On April 18, 2009, Mark Martin won the Subway Fresh Fit 500 at Phoenix International Raceway . It was the 36th NASCAR premier series win for the 50-year-old driver and his first with team owner Rick Hendrick. A week and a day later, Brad Keselowski won the Aaron's 499 at Talladega Superspeedway . It was the first career win for the 25-year-old, and the first premier series victory for independent car owner James Finch. Two distinctly different races won by two distinctly different drivers. Martin's NASCAR career was beginning to wind down; Keselowski's, on the other hand, appeared to have only just begun. But there was one string that tied the two together -- Hendrick Motorsports . HMS was home to Martin, Jimmie Johnson , Jeff Gordon and Dale Earnhardt Jr . And it was expected by many to be the future home of the up-and-coming kid from Rochester Hills, Michigan. But a collection of factors that came together throughout the course of that season altered the racing landscape as well as the career path of Keselowski. It would be nearly three years before the next driver change at HMS. By then Keselowski had not only found a new home, but he was also on his way to winning the Sprint Cup championship. 'I WAS NOT GOING TO LOSE' The sun was out and the grandstands were packed when the 2009 Aaron's 499, the season's ninth Sprint Cup race, went green for the final time. As race leader Ryan Newman tried to keep Earnhardt Jr., the crowd favorite, in check, Keselowski darted to the inside behind Carl Edwards on the track's massive backstretch. It was a move that didn’t seem to mean much at the time. But at the start-finish line with two laps remaining, Edwards and Keselowski shot to the outside entering Turn 1. "Here they come; look at the 99 and ..." NASCAR on FOX analyst Darrell Waltrip began. " Brad Keselowski ," lead announcer Mike Joy and co-analyst Larry McReynolds chimed in. When the white flag appeared, Edwards and Keselowski had caught and were beginning to pull away from Newman and Earnhardt Jr. Racing back through the tri-oval, Keselowski turned his No. 09 Chevrolet to the outside, and then quickly dropped to the bottom as Edwards moved up to block. Realizing the bottom lane was now open, Edwards reacted quickly -- but not quickly enough. Contact sent the No. 99 Ford spinning. Edwards' car came off the track briefly and was beginning to settle back onto the track it was struck by Newman's Chevrolet. The impact sent Edwards roof-first into the frontstretch catch fence. Meanwhile, Keselowski kept his foot in the gas, racing across the finish line for the win just ahead of Earnhardt Jr. "I was not going to lose," Keselowski said in his post-race winner's interview. "I was not going to lift and (I was going to) hold my ground and consequences be damned." A full-time competitor at the time for JR Motorsports (which, coincidentally, counts Earnhardt Jr. and Hendrick among its ownership group) in what is now the NASCAR XFINITY Series, Keselowski said he didn't know what the future held after his first premier series win. "I know I don't have anything locked in," he said. "That's really all I can say ... I don't have a job secured for next year, and everything to this point has been wait-and-see. I know this certainly can't hurt." But behind the scenes, moves were already underway. Finch's Phoenix Racing, which purchased it engines from HMS, had put Keselowski in the car at the suggestion of Hendrick. And the JRM/Hendrick pipeline, which grooms talent in the lower series to help restock the Sprint Cup program, was taking root. Keselowski had made two starts for Hendrick the previous year, and would make seven all together in '09, in addition to five races with Finch. Perhaps his future wasn't as cloudy as it appeared. "Rick had come out and told me, actually had made it a point to say to the media that he thought I was a future driver at Hendrick," Keselowski told NASCAR.com recently. There was only one problem. SWAN SONG? On July 4, 2008, HMS officials announced that Martin had signed a two-year agreement to drive the organization's No. 5 Chevrolet. According to the news release, Martin, who would run a full schedule in 2009, would "run a partial Sprint Cup schedule ... in 2010, sharing the No. 5 Chevy with a to-be-determined second driver.” By most accounts, that driver was expected to be Keselowski. But in May of '09, less than three weeks after Martin's Phoenix victory, HMS officials announced a revision to the '08 agreement. The veteran driver would return in 2010 to once again run the entire season. With Keselowski waiting in the wings and Martin winning and agreeing to return the following year, "Rick was kind of half pregnant," Keselowski said. "He (was) stuck. "My feeling was, after I had won Talladega, I'm going to get this 5 car ride partially next year, pair it with something else, let's go. I didn't know what it was going to be. We'll figure it out; let's go." A phone call and subsequent meeting with Hendrick, however, changed all that. "I was kind of expecting more of a 'Hey, we're going to expedite the process of clearing out the rest of this,' " Keselowski said of the meeting, "And instead I got a 'Hey, I don't have a ride for you. You need to figure something else out. I'll try to help.' "That was late April, early May of that year. My intent ... was to give him that time to kind of make right on it somehow, find a ride because he had made me the promise that I would have that car. It didn't sit all that well, but I understood the circumstances and so forth." Months passed and Keselowski busied himself with his full-time XFINITY Series effort at JRM while making a handful of Sprint Cup starts for Hendrick and Finch. Hendrick, in the meantime, was exploring the various avenues that might keep Keselowski in the HMS camp. Possible scenarios included Stewart-Haas Racing , at the time a two-team effort, and Red Bull Racing. Consideration was even given to fielding a Sprint Cup entry out of the JR Motorsports shop, according to the owner. But the pieces didn't fit and as the summer wore on, Keselowski's future remained uncertain. "I wanted him to wait a year," Hendrick told NASCAR.com. "... I don't remember all the details, but I do remember that Mark had done so well, and I had tried to talk (Mark) into staying. "I've told all our guys, the first time I sat down with Brad he impressed me because he was so intense about the whole car and wanted to be involved in everything. He was just so committed. I told our guys he's got the right attitude about racing and driving. I just needed him to wait." Waiting, though, wasn't part of Keselowski's plan. "My perception is a driver is a lot like a perishable fruit," Keselowski said. "You've got so much time, then he spoils and goes bad. There are a lot of variables, much like anything." PENSKE COMES CALLING The Keselowski family has always been involved in racing. Brad's father Bob was an ARCA Series standout and a former winner in the NASCAR Camping World Truck Series. Ron Keselowski, an uncle, scored two top-five finishes in 68 premier series starts while older brother Brian Keselowski has one or more starts in all three of NASCAR's national series. "We knew the Keselowski name from being here in Detroit," Walt Czarnecki, an executive vice president at Penske Corp., said. "His dad, his uncle, all that. They would run out at MIS ( Michigan International Speedway ) when (Penske) owned the track." But it was a business associate, lawyer/agent John Caponigro, who brought up the young driver's name during a conversation in 2009. "We thought he was committed to Hendrick," Czarnecki said. "He'd been on loan to James Finch to run several races. But some things were changing." Conversations with Keselowski ensued, in Michigan as well as Mooresville, North Carolina, where Team Penske is headquartered. "All this time," Czarnecki said, "Still having this somewhat uncertain situation with Mr. Hendrick." Team Penske had grown from a two-team to a three-team organization in '08, fielding cars for drivers Kurt Busch , Ryan Newman and Sam Hornish Jr . In '09 Newman departed to join owner/driver Tony Stewart at Stewart-Haas Racing and 32-year-old David Stremme was brought on board to fill the open seat. But the Keselowski opportunity was intriguing, according to Czarnecki. "We've tried to sign on what we consider to be the best available young drivers with a great deal of potential that we could mold and have them grow in our organization," he said. "And I think that Brad certainly fit that description. "But above and beyond that, he had a bigger vision as to what role he wanted to play in terms of the development of the team. ... Just how he saw different things coming together ... "Some of it may have been a little unrealistic; some of it was certainly the enthusiasm of a young man who had a goal in mind. ... But he had this great enthusiasm and he had this great desire and this great commitment. And that appealed to us." With the Hendrick effort seemingly stalled, Keselowski went back to Penske with a request -- to compete full-time in both the Sprint Cup and XFINITY Series. In addition to its Sprint Cup effort, Team Penske was fielding one full-time XFINITY Series team with driver Justin Allgaier . Expanding that program to two teams running all the races was problematic, given the economy at the time. Told such a scenario was unlikely, Keselowski was left to consider his few available options. But Penske officials continued to work until enough of the appropriate pieces were in place. "Sure enough, Roger called me one night and said 'Alright, I've got it put together,' " Keselowski said. "It kind of caught me off guard. I was sold. That's it; he made it happen." "I couldn't sit around and wait. ... Roger had gone above and beyond to put something together that I felt like was the opportunity I needed. ... The economy was on its way down fast; Roger (through his various businesses) had a lot of immunities to the economy. Rick made it very clear to me that he was not going to invest himself without having a sponsor, and the economy was not in a spot where he could facilitate that." Hendrick had been aware of the Penske interest from the beginning, having had conversations with his fellow team owner about Keselowski's status. "Roger called me and asked me could he talk to him," Hendrick said. "I didn't want to stand in his way. Brad's a hell of a talent. It was a timing issue. "It's worked out for him. At his age it would have been nice if we could have kept him. ... If I got a call from Roger and I was in his spot I would have done exactly what he did." POSTSCRIPT On Sept. 1, 2009, Team Penske officials announced that the organization had signed Keselowski to compete full-time in both the Sprint Cup and XFINITY Series beginning the following season. Since then, Keselowski has won 17 Sprint Cup races, 28 XFINITY Series races and championships in both series. "I don't want to sound mercenary but he brought us our first Sprint Cup championship (in 2012)," Czarnecki said. "Because that vision that he outlined, we tried to work with him and bring people along, bring people into the organization, have him work with people like (crew chief) Paul Wolfe, it was really the realization of that vision. That's what it (has) meant. "And his intensity hasn't changed." Former teammates Busch and Hornish have departed, and fellow driver AJ Allmendinger has come and gone. Keselowski, now 32, is the veteran of a Penske group that now includes 25-year-old teammate Joey Logano . "I wasn’t looking to switch," Keselowski said. "If things would have gone the way they were supposed to go before Mark won that race at Phoenix, I would still be there."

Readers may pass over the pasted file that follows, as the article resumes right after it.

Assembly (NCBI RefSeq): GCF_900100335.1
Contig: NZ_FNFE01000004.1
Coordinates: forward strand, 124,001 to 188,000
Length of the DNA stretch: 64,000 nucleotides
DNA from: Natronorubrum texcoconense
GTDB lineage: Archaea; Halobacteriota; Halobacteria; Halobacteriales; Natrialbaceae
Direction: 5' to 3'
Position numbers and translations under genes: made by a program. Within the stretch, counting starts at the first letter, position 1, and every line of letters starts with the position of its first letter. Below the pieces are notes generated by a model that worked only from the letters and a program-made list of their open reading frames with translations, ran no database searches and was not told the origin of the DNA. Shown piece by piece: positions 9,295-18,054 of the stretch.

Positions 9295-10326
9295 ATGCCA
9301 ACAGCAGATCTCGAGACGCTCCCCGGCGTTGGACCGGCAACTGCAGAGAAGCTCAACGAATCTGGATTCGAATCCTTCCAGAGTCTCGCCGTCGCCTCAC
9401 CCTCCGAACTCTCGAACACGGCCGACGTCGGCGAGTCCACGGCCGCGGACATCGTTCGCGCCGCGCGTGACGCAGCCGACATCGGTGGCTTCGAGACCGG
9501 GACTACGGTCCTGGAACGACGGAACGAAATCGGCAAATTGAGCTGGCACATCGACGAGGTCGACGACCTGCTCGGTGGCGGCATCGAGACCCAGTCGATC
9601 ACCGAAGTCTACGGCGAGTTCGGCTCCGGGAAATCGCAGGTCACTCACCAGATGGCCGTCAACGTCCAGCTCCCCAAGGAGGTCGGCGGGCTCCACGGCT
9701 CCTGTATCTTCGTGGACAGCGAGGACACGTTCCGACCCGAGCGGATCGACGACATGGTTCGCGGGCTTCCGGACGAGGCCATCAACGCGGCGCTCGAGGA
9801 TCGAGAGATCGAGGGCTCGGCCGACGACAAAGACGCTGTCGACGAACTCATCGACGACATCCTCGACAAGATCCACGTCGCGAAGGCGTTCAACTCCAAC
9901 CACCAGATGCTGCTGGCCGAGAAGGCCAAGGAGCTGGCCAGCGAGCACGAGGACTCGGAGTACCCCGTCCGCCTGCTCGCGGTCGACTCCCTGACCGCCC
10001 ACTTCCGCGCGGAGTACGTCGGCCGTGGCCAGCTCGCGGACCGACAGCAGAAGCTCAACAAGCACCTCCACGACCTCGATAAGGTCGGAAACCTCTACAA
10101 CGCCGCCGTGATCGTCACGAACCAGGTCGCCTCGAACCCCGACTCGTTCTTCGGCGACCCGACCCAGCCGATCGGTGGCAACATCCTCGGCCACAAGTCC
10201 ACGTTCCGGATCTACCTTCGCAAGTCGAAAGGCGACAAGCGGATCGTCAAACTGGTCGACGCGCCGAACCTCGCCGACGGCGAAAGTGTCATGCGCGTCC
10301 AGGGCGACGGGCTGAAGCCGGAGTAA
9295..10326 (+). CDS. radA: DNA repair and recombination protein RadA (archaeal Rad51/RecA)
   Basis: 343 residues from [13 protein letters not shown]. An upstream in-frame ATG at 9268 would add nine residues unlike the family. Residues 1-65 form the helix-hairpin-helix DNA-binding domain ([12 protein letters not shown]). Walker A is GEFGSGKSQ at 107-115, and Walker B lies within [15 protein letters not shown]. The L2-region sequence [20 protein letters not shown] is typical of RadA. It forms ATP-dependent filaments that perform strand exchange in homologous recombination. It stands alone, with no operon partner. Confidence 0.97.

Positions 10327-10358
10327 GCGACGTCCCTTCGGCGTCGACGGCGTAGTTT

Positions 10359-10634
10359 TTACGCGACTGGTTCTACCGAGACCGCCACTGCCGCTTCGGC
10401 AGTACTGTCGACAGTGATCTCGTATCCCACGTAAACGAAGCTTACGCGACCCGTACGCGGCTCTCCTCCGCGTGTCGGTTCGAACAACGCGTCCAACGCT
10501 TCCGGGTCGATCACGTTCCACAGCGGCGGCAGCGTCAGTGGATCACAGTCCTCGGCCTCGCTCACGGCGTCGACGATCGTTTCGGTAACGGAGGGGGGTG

NASCAR Jason White | Drivers : NASCAR Drivers, Race Standings & News | NASCAR.com